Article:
Photo by Eric Ray Davidson. Jenny wears black slip by Prada and denim jacket by Rag & Bone. Styled by Rachel Pincus.
After getting fired from Saturday Night Live in 2010, Jenny Slate was understandably feeling pretty low. It was fellow comedian Nick Kroll who brought her confidence back, and brought it back fast. “He was the only person in the comedy community who wanted to hire me — for the pilot of his show,” says Slate, who went on to co-star in his sidesplitting avant-garde comedy, the Kroll Show, quickly earning a devoted and meme-laden following for her vacuous public relations girl Liz B. on the recurring sketch “PubLIZity.” Those memes kept flowing, thanks to the success of her own animated Web series Marcel the Shell, which she co-wrote with her husband, Dean Fleischer-Camp.
But it wasn’t until summer 2014 that audiences saw what an incredible force Slate could be on the big screen. Thrust into the spotlight for her starring turn in Gillian Robespierre’s abortion movie wrapped in a romantic comedy, Obvious Child, Slate gave the most dramatic and vulnerable performance of her career. “Being in the public eye because of something that I did on purpose, and something that included a refinement of my skill set as an actor, was really nice,” she says. “Also it being a project that addressed social issues and how women are portrayed in the media — it meant twice as much to me.”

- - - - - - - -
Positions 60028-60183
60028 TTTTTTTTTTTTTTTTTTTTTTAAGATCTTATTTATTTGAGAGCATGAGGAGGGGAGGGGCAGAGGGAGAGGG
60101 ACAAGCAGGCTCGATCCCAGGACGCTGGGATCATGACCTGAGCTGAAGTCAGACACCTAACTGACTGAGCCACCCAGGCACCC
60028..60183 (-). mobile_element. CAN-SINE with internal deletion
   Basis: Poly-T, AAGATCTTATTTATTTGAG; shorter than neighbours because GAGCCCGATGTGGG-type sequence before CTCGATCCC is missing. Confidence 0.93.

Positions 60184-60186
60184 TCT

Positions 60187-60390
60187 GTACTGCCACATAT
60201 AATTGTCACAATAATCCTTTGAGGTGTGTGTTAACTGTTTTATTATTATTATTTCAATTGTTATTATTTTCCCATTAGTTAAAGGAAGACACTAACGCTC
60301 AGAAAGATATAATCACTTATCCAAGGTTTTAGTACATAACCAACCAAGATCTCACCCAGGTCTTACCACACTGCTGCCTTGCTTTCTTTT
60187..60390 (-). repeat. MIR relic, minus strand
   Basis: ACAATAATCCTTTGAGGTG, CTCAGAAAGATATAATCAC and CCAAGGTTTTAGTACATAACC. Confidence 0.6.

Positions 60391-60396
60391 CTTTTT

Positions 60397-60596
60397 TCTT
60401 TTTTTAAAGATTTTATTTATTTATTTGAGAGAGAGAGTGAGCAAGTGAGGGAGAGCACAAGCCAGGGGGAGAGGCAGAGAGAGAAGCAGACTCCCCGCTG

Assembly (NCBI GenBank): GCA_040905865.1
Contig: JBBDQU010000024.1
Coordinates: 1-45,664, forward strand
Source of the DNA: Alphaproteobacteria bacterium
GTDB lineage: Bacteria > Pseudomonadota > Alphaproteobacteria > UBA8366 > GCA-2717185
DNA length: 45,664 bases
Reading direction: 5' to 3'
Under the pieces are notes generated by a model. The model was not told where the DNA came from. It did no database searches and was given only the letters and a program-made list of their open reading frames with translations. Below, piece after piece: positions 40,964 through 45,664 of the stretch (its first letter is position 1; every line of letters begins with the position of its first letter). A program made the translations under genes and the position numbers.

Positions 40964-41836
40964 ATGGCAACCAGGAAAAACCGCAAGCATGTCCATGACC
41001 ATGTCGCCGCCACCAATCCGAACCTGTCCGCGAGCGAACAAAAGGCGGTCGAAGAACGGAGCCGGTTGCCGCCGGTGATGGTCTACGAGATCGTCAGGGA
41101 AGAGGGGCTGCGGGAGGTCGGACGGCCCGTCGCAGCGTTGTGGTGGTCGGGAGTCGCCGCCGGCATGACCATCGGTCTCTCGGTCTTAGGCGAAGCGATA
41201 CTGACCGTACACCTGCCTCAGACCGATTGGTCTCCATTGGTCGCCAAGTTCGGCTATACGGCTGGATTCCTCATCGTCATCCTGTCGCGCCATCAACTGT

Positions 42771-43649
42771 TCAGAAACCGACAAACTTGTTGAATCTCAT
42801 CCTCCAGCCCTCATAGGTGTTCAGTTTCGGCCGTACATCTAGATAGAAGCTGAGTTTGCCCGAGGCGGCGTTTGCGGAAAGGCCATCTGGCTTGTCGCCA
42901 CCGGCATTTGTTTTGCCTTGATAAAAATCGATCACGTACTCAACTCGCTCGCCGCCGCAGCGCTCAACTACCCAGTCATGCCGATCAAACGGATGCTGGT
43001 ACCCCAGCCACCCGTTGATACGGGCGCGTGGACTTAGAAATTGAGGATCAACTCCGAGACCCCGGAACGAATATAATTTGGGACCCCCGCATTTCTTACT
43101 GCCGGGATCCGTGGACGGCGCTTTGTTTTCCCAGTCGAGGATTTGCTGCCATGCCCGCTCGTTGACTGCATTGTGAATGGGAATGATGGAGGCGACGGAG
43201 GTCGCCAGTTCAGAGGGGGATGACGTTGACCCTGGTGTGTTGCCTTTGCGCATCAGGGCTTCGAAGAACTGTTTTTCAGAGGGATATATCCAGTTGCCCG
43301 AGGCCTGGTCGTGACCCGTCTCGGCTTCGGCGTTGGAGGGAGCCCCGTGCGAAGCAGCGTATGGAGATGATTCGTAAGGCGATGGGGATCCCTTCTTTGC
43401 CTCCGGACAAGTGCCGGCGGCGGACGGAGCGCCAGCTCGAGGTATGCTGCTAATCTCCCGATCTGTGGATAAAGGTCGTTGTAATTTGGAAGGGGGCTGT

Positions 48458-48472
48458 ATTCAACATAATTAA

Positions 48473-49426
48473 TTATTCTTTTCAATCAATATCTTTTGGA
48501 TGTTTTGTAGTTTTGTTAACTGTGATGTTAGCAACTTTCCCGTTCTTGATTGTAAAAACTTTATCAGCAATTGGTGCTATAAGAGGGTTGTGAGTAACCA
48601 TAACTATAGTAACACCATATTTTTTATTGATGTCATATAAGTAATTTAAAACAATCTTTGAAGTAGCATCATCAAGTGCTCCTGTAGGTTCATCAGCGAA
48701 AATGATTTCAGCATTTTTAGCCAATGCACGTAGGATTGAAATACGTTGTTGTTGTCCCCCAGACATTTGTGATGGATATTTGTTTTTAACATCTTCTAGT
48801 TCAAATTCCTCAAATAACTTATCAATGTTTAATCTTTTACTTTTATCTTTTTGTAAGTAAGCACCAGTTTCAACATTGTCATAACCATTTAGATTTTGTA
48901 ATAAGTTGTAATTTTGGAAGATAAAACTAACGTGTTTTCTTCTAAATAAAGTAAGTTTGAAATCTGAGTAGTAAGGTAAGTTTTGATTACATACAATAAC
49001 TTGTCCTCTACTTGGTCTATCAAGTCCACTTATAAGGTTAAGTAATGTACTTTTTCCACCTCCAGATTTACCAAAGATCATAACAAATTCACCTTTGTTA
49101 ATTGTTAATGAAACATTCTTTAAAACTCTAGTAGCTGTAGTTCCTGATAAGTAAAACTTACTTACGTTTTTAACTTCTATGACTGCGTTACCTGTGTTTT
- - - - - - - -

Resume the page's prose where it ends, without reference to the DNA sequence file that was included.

Taking her cues from comedic geniuses like Gilda Radner and Madeline Kahn, Slate has complexity and passion behind her tireless demeanor. Over and over she’s nailed the moment in pop culture and seen where it’s headed. A lot of times this has something to do with finding depth where you would expect only superficiality. When it comes to the Kroll Show, Slate brilliantly describes the series as “taking garbage and making an actual useful statement out of it.”
“I’m just not interested in being the nice but plain girlfriend who gets a joke here and there. Or the wife rolling her eyes because her husband wants to smoke pot or something stupid,” Slate says. “I don’t know that person, I don’t like that person, and I don’t want to play that person.”
Read our extended interview with Jenny Slate HERE.